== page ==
Soon after the Fukushima disaster, local politicians and national movie stars ate cucumbers to demonstrate the safety of local produce. A new study suggests they were right.

Soon after the Fukushima disaster, local politicians and national movie stars ate cucumbers to demonstrate the safety of local produce. A new study suggests they were right.

(AP Photo/Yomiuri Shimbun, Kaname Yoneyama) JAPAN OUT, MANDATORY CREDIT via Warren Antiola/Flickr/(CC BY-NC-ND 2.0)

Food supply was protected after Fukushima, study finds

TOKYO—On the 4th anniversary of the earthquake and tsunami that triggered meltdowns at the Fukushima Daiichi Nuclear Power Station, there is one bit of reassuring news: A new study concludes that contaminated food was likely kept out of the market.

"In my honest opinion, the Japanese government did a terrific job to keep their people safe" from contaminated food, says Georg Steinhauser, an environmental radiochemist at Colorado State University,  Fort Collins, who led the study.

The meltdowns at three reactors and subsequent explosions released massive radioactive plumes. To limit exposure, authorities evacuated more than 150,000 residents. (And many more left the area in fear of the radiation.) Mindful that drinking contaminated milk led to most of the cancers that resulted from the Chernobyl nuclear accident in 1986, the Japanese government also launched a massive effort to check foods for contamination and ban any items exceeding set limits. The limit for most food was initially set at 500 becquerels per kilogram (Bq/kg), and then lowered to 100 Bq/kg a year later. For comparison, the European Union's limit is 1250 Bq/kg.

In 4 years, the government has examined roughly a million samples, posting all the data online. Steinhauser and colleagues at the Vienna University of Technology and the University of Tokyo mined the data, looking for trends and lessons. They report that radioactivity in tap water in the Tohoku region, which includes the Fukushima plant, had dropped below the specified limit for liquids within a month of the accident. Contamination in fruits and vegetables peaked immediately after sampling started, which was within 10 days or so of the accident. But by early summer, only some mushroom and dried produce samples exceeded the limit. The team says mushrooms are known accumulators of radionuclides and serve as sentinel products when watching for contamination.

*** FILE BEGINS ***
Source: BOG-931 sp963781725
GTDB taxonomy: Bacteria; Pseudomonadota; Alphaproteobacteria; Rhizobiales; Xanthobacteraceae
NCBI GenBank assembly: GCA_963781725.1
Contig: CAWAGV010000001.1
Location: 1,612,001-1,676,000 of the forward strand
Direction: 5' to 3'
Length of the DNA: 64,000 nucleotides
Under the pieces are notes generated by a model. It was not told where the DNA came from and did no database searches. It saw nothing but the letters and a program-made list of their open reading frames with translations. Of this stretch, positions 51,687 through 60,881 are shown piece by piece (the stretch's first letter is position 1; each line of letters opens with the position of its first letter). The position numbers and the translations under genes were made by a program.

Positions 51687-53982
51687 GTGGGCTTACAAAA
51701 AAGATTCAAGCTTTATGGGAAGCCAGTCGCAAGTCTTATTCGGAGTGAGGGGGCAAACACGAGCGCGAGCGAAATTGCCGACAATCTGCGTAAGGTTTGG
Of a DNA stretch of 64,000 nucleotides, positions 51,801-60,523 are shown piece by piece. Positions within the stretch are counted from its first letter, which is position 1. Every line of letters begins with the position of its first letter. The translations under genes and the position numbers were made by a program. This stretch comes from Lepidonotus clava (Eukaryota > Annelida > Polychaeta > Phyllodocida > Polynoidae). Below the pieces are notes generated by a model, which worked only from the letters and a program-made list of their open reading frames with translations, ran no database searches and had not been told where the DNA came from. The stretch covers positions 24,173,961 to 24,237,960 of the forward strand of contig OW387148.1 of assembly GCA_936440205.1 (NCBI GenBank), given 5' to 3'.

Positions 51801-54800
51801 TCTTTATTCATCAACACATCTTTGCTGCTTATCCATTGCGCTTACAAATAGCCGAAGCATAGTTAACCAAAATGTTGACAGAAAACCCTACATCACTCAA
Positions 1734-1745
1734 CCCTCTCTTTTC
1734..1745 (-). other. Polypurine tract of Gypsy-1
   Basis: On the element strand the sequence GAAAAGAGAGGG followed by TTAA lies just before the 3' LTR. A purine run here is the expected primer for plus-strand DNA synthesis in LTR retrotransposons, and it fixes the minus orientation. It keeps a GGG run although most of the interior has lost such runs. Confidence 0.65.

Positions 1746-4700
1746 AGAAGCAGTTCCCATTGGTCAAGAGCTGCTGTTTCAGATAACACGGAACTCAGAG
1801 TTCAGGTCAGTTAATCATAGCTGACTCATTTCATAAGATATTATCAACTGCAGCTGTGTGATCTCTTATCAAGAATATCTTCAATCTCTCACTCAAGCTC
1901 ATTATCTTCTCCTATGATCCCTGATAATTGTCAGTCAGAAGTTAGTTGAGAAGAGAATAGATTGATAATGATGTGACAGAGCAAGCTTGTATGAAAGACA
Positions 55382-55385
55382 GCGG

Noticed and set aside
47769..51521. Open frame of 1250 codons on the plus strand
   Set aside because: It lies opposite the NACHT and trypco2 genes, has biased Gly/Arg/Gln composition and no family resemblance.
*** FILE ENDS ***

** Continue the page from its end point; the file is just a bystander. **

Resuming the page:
Sampling of meat and eggs was slower to ramp up. But the number of contaminated samples and level of contamination peaked by July 2011 and then decreased. The exception was wild boar meat, which peaked somewhat later as the boars were apparently eating contaminated wild mushrooms.  

"It seems very unlikely that more than very few members of the public in Japan exceeded the maximum permissible internal exposure of 1 mSv [millisievert]/year," the team writes in the 3 March issue of Environmental Science & Technology. One millisievert per year is the recommended maximum radiation dose for the general public set by the International Commission on Radiological Protection.

Nongovernmental watchdog groups have reported finding items on grocery store shelves that exceed the limit. Steinhauser is not surprised, noting that the government's random sampling program was aimed at ensuring the overall safety of the food supply. "The consumption of one singular above-limit food item does not automatically pose a radiological risk to consumers," he says.

The paper does not address what Keith Baverstock, a radiation health expert formerly at the World Health Organization and now at the University of Eastern Finland in Joensuu, considers the most important public health question: What were the external and internal doses in the days and months after the release of the radiation? "A significant quantity" of the vegetable foodstuffs initially exceeded the government's limits, he notes, while acknowledging that those limits are much stricter than those in force in Europe. "How these data can be interpreted in terms of doses is not at all clear," he says.

Steinhauser and others think that the government's food-screening program effectively limited the amount of contaminated food reaching the public. "I believe the conclusions about exposure are generally solidly based; they are believable and reassuring, as well," says Steven Simon, a radiation epidemiologist at the U.S. National Cancer Institute of the National Institutes of Health in Bethesda, Maryland.

One gap in his study, Steinhauser concedes, is that it doesn't cover seafood, a major component of the Japanese diet. "The reason for not looking at seafood was simply the huge amount of data," Steinhauser says. A preliminary assessment suggests there were fewer cases of seafood exceeding allowable limits, he says. But follow-up studies are expected to also cover seafood.